Understanding decriminalization and the steps to ending the opioid crisis

Opinion: Decriminalization is a critical step in curbing the opioid crisis

A recent opinion article published in The Conversation examines the benefits of drug decriminalization, as well as its potential impact in fighting the ongoing opioid crisis. The article, co-authored by Alissa Greer, Assistant Professor in the School of Criminology, Simon Fraser University and Caitlin Shane, staff lawyer at Pivot Legal Society, also critically examines drug decriminalization compared to regulation, as well as its effects on drug-related harms.

According to a survey conducted in 2020, 59% of respondents favour the decriminalization of drugs. The Canadian Association of Chiefs of Police has also recently publicly supported decriminalization, in addition to British Columbia’s chief public health officer.

Earlier in 2021, the City of Vancouver submitted an application to Health Canada for an exemption from Canada’s Controlled Drugs and Substances Act — a policy reform referred to as the Vancouver Model of decriminalization.

What is drug decriminalization?

Drug decriminalization refers to the implementation of an alternative response to criminal penalties for simple possession. It has been shown that criminalization of drugs has resulted in significant health, social and economic harms to vulnerable populations, including individuals who are homeless, have mental health issues, and Indigenous individuals.

In addition, drug decriminalization aims to “minimize the contact between people who use drugs and the criminal justice system and may increase their connection to health and social systems,” according to the authors of the opinion article.

Decriminalization vs. regulation

Legal regulation of drugs involves rules to control access to drugs, in contrast to a free market or full legalization.

Since decriminalization does not promote a “safer supply” of drugs, it will not affect the illegal supply of drugs containing toxic adulterants. Finally, the illegal drug market will continue to be criminalized following the implementation of decriminalization. According to the authors of the opinion article, the overdose risk will, nevertheless, remain high.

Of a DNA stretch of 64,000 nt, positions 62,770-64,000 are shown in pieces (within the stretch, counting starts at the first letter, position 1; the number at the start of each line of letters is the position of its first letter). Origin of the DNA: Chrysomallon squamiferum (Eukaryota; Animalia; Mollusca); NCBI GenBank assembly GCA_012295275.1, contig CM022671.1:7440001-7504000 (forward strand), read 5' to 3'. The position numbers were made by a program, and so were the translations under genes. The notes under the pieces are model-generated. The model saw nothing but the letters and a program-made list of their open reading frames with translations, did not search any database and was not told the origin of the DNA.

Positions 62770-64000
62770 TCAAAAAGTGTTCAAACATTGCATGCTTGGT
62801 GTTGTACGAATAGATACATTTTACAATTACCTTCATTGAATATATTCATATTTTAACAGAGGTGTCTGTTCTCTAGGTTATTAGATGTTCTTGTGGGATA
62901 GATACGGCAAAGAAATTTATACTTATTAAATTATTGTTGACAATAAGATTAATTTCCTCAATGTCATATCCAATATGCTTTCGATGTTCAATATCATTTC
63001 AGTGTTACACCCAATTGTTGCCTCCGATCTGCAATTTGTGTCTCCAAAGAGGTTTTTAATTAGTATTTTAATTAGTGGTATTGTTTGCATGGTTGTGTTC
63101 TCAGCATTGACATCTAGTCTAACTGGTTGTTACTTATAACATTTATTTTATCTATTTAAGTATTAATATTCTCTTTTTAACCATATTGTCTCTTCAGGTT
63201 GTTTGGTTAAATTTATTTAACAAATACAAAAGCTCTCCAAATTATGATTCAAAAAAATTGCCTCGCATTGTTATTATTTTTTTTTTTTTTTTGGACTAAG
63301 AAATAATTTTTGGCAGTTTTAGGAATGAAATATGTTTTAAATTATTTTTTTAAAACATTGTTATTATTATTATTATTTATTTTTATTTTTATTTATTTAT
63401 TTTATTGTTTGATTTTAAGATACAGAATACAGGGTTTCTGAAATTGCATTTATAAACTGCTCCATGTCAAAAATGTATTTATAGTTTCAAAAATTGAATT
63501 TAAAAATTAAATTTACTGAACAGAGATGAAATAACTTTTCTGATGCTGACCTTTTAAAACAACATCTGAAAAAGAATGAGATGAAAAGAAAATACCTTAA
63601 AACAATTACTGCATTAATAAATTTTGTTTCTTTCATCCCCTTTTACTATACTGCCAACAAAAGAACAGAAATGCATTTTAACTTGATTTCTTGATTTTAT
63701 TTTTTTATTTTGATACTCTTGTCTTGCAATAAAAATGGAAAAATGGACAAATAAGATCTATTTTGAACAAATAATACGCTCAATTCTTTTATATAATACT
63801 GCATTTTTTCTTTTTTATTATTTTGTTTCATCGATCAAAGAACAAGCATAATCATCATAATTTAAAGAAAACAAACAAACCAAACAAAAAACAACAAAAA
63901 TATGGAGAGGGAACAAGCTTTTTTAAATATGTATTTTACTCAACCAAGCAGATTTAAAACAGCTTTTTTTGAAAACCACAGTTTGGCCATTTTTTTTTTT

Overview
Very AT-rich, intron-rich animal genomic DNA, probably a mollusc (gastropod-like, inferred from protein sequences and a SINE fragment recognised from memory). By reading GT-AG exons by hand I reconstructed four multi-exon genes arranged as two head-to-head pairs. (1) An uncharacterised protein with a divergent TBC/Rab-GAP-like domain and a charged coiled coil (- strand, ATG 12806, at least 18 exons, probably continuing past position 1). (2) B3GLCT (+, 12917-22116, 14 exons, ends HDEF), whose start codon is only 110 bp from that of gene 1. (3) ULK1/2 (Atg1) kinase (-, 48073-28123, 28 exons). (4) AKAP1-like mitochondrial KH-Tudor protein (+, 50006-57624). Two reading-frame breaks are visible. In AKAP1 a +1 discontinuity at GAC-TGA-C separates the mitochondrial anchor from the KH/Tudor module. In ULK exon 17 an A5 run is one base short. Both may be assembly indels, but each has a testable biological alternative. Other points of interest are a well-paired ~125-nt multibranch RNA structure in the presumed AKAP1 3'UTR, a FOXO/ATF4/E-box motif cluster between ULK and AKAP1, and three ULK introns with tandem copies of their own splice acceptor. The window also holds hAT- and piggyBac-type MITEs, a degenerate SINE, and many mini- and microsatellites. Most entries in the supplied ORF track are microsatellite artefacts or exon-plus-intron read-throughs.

Advantages of drug decriminalization

One of the main benefits of drug decriminalization is that it will help to address drug use as a health and social issue in contrast to a criminal one; this would reduce the workload for the legal system, as well as the costs involved. Drug decriminalization also creates a positive impact in people’s lives, promoting their opportunities to access employment and housing. Furthermore, it reduces the stigma associated with drug use, and can serve as an effective harm reduction measure. Finally, implementation of drug decriminalization can encourage people to contact emergency services following an overdose, since fear of police can act as a deterrent in some situations.

Ontario’s mayors have called for decriminalization

Ontario’s Big City Mayors (OBCM) have been calling for the decriminalization of illicit drugs, in addition to continued funding and development of mental health crisis response units.

“While the provincial government is responsible for funding and coordinating mental health and addictions supports, all levels of government have a role to play in improving services for our residents,” OBCM said.

“The war on drugs isn’t working,” said Barrie Mayor Jeff Lehman. “We need to start understanding that this is a public health crisis for people who are addicted and to take a health approach to the people who are using drugs rather than policing.”

Decriminalization as a critical step, but not a solution to opioid crisis

According to the authors of the opinion article, decriminalization is not “a standalone solution to the harms of drug prohibition.” However, it can serve as a critical step in the right direction, since it will exert a positive impact on the lives of numerous people who are harmed daily from criminalization.

The authors maintain that it is important to be aware of the limitations of decriminalization models, so that governments and other stakeholders can refocus efforts on creating a safer drug supply. The authors also emphasize the fact that decriminalization must be coupled with greater access to safer pharmaceutical alternatives to the toxic and illegal drug market.

 

 

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